Inasmuch as he was ridiculed because of his naïve art primitivism painting style, the self-taught genius rose to become one of the most prolific names in the industry. That is why he influenced an extensive collection of avant-garde painters.
This particular painting was acquired in 2002 by City of Nice and it represented a huge milestone in Henri Rousseau’s artistic career. A quick look at this painting and you immediately realise that there is a shift in the shoulders of Frumence Biche, with an asymmetry of his face. Furthermore, you also notice an intricate depiction of two faces in one. From an artistic eye, this intricate depiction was achieved by painting Frumence Biche simultaneously coming from the front and three-quarters.
These kinds of brushstrokes were crucial in enabling Henri Rousseau to inaugurate one vision but with several focal points. This is something that Picasso picked up and used during one of his Cubism lessons in 1907. Moreover, it is evident that his intention was not to depict Frumence Biche in 'line for line' manner, but rather to try his best to immortalise his figure in space and time. If you were keen enough, you will also realise that he made use of this technique on the Portrait of Pierre Loti. It is as a result of his brilliance on this Frumence Biche painting that Henri Rousseau was able to be regarded as a modern painter.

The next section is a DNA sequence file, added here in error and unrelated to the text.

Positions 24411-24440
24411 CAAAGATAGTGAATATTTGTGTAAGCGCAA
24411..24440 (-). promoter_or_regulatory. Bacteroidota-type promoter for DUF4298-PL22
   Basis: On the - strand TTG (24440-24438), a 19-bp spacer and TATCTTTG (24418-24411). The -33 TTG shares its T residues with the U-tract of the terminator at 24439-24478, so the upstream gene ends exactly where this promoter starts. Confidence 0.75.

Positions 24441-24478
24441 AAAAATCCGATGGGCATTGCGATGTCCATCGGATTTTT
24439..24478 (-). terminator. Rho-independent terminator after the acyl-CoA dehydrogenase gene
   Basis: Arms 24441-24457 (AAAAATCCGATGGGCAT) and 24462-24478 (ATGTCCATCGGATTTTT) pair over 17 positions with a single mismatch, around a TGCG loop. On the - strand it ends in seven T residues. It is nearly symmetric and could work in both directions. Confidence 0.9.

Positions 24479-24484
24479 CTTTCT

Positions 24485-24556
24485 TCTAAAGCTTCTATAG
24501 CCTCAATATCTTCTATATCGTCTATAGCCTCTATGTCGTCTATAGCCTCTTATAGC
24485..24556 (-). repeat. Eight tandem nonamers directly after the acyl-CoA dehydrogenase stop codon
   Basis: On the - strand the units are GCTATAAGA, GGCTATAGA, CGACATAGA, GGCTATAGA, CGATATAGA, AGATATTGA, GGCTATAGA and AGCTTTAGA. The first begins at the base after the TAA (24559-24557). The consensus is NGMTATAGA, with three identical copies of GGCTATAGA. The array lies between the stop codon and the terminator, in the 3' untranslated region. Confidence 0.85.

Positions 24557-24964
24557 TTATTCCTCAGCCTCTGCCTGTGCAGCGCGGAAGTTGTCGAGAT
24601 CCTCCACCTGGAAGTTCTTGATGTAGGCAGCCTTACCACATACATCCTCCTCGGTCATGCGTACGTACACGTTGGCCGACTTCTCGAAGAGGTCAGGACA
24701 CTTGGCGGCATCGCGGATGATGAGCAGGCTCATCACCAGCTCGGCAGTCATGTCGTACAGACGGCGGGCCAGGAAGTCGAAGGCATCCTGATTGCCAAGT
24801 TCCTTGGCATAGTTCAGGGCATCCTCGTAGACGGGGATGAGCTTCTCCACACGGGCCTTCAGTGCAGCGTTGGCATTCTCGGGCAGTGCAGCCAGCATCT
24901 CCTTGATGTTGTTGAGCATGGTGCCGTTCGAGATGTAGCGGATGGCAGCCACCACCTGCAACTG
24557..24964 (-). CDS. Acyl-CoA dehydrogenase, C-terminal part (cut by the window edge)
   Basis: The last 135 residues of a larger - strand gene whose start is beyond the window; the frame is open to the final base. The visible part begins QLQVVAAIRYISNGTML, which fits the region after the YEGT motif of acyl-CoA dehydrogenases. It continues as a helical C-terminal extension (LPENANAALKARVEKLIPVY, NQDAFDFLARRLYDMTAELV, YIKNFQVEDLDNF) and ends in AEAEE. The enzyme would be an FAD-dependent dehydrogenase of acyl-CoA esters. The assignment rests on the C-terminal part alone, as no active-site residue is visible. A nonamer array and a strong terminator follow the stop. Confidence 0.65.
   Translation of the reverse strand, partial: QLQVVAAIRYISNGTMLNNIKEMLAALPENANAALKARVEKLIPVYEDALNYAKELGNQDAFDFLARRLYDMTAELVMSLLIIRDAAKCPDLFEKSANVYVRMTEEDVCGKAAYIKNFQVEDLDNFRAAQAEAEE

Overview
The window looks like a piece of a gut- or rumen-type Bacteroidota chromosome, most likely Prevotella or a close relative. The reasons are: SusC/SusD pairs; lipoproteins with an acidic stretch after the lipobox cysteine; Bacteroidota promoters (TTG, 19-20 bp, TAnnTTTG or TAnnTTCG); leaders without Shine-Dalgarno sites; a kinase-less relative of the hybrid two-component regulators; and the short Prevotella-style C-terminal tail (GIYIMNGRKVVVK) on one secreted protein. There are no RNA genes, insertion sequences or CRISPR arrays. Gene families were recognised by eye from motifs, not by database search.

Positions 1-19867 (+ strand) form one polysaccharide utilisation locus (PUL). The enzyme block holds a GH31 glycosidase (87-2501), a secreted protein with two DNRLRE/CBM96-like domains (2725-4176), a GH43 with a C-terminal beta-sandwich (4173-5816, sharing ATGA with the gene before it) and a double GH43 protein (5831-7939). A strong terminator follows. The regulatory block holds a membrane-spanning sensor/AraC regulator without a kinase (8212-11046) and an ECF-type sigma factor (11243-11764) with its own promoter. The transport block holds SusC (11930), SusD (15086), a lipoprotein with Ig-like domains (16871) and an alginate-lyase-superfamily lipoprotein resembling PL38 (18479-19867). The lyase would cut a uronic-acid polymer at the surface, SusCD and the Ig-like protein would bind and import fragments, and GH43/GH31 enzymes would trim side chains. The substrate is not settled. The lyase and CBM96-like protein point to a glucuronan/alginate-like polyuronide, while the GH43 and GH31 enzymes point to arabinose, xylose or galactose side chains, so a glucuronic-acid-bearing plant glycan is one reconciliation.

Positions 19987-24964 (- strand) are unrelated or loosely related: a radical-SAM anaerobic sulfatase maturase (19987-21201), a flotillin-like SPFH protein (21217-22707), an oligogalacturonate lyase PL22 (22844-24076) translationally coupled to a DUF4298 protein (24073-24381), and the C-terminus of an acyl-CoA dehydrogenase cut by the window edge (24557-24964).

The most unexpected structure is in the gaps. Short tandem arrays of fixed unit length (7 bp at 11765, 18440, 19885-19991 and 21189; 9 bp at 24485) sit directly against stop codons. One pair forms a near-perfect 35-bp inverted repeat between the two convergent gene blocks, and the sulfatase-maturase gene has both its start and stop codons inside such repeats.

His inspirations and influences
Since he was a self-taught genius, Henri Rousseau was essentially an archetypal naïve painter. That is why his paintings were able to arouse the derision of some of the contemporary critics. At the same time, amassed admiration and respect of other great names like Wassily Kandinsky and Pablo Picasso. This was because he taught them to reveal the possibilities underlying in simplicity. Furthermore, he wasn’t exactly inspired by first-hand experiences from the natives, but by his numerous visits to the museums and gardens in Paris. He was also a great influence in some of the artistic movements like Surrealism, naïve art and fauvism.